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GREENSBORO, N.C. — The North Carolina attorney general and 31 of his colleagues believe Google’s recent policy change is now invading its users’ privacy.

Those attorneys general and other privacy watchdog groups worry that Google is learning too much about its users by sharing your information seamlessly across all its sites, including Youtube, Gmail and Google Maps.

GTCC student Tori Mashore saw the changes firsthand Thursday. An ad popped up on YouTube from a site he just searched on Google.

“It could be concern of privacy, too,” Mashore said. “Say you’re looking up something more private–for you only–and the next thing you know, somebody goes onto YouTube or any other website. And then it’s like, ‘Oh, he’s been looking up this because this commercial popped up.’ It could ruin the surprise for anything–a ring, you know?”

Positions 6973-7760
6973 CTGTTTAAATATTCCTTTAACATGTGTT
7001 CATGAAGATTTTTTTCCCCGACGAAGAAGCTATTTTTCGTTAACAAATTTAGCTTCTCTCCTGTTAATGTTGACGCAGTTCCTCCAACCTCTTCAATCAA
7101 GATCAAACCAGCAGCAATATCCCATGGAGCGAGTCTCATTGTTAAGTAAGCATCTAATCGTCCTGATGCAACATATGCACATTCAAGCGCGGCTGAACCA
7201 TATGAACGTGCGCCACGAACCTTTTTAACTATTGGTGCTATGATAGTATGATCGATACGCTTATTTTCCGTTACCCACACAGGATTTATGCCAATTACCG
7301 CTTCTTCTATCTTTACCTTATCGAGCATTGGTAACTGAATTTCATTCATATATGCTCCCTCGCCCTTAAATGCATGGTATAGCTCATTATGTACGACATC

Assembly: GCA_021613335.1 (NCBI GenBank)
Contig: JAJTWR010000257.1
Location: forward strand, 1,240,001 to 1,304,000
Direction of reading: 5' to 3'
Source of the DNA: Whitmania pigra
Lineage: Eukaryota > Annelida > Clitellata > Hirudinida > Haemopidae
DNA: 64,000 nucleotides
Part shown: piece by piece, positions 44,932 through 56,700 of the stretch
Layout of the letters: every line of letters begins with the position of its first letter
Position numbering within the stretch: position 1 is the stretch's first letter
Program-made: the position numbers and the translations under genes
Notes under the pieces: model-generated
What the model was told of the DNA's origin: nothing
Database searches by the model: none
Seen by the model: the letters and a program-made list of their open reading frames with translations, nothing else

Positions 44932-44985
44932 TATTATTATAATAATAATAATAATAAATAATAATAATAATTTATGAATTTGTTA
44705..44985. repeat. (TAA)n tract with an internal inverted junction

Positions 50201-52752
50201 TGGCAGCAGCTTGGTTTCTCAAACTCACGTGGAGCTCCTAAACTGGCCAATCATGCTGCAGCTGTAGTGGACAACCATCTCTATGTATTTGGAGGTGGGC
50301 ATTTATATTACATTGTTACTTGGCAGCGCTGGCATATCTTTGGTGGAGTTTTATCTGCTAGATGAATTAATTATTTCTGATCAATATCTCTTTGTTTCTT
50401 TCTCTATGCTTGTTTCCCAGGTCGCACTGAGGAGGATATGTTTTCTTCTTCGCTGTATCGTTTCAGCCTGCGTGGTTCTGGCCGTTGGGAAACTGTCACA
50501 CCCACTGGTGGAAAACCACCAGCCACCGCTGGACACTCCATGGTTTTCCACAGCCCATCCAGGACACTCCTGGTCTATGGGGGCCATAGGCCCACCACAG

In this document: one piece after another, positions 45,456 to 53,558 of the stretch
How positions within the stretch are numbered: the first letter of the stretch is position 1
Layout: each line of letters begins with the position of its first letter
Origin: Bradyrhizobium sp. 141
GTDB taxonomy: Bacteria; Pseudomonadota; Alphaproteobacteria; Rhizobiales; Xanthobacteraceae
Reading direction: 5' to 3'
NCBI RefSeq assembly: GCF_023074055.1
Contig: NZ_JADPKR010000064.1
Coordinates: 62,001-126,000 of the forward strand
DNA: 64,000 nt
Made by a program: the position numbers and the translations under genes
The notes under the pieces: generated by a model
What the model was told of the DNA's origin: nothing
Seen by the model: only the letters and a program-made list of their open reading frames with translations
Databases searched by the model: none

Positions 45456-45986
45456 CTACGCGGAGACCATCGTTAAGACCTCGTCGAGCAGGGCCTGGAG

“Nothing is going to be private, anymore,” said Ursula Bethea, who uses an alias on everything except Facebook. “I don’t feel like they should be able to do something like that without permission,” Bethea said.

Bethea also makes her children use online aliases for everything as well.

Google Attorney Keith Enright said users can change their privacy controls, and search results can be deleted or edited.

How to change Google privacy settings

Customers can also log out of their accounts and use Google’s services anonymously.

“It’s about improving relevance. It’s about using information that you’ve shared with Google to make Google products and services more useful for you,” Enright said.

Google posted a notice over the last month across all its sites letting users know about the changes.